At some point, the initial mortgage bond anomaly was seen as evidence of a substantive flaw in people’s business models, but it was unclear what that flaw was. They saw chaos and turtled in, froze like rats in a new cage, and investment declined across the board, which is the essence of a recession. When bad information arises, this causes all investors to put less weight on their Bayesian prior about the future, so expectations shift more as new information arises, which is why volatility increases during incipient downturns.

The Maps of Meaning business cycle model highlights some key characteristics of recessions that standard business cycle theories do not:

  • The anomalies were real, and exposed profoundly flawed assumptions in certain common business practices. Specific business models were not viable, evidenced by large sustained exits in key sectors after each recession. This is important, because some economists believe recessions are caused by self-fulfilling, but groundless shifts in expectations; many Keynesians lie here (see, sunspot theories of recessions).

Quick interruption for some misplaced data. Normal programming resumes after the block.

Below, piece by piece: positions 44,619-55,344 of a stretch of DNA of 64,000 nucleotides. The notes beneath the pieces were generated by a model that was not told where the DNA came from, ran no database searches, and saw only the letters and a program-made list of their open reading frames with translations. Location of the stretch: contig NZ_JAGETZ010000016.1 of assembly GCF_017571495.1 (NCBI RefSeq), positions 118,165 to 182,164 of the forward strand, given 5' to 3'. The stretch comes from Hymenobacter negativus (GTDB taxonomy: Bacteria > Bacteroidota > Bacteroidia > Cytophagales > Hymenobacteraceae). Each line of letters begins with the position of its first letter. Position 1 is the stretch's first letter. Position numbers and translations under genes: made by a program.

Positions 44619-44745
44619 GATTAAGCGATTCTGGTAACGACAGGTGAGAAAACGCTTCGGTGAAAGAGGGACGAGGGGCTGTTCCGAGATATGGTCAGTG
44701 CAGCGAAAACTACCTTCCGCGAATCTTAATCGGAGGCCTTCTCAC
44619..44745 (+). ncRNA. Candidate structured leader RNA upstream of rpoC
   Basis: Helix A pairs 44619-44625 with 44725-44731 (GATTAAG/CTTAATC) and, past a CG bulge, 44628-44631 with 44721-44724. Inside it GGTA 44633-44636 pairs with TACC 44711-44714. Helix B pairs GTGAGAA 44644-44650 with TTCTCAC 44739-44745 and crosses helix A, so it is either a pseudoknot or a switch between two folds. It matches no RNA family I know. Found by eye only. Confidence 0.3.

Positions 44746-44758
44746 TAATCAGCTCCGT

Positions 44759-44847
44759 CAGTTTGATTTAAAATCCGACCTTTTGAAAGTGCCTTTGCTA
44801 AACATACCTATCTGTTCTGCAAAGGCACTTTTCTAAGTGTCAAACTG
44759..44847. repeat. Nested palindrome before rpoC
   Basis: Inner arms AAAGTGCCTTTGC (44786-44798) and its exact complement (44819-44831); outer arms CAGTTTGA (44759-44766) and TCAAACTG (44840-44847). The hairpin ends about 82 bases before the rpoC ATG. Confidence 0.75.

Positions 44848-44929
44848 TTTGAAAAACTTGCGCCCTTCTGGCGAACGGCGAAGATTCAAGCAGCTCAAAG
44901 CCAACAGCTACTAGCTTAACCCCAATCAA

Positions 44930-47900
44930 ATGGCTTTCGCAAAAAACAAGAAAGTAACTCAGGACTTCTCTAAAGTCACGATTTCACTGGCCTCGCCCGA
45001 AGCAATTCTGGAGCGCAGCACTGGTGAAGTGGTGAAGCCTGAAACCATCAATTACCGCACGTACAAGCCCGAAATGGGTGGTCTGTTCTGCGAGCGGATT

• After 1990, commercial real estate remained depressed for several years 
    • After 2001, many internet companies exited
    • After 2008, mortgage companies and housing suppliers exited
  • Anomalies arise in different parochial aspects of the economy. 
    • A macro model that looks at aggregates will miss the essence of the shock
  • Attempts to counter business cycles via aggregate policy never work.
    • Simply lowering interest rates, or increasing government spending does not address the issue, which focuses on a particular business flaw, not an aggregate one
    • Once the shock is understood and contained, investment resumes, not because of any top-down stimulus, but rather simply because of cognitive adjustment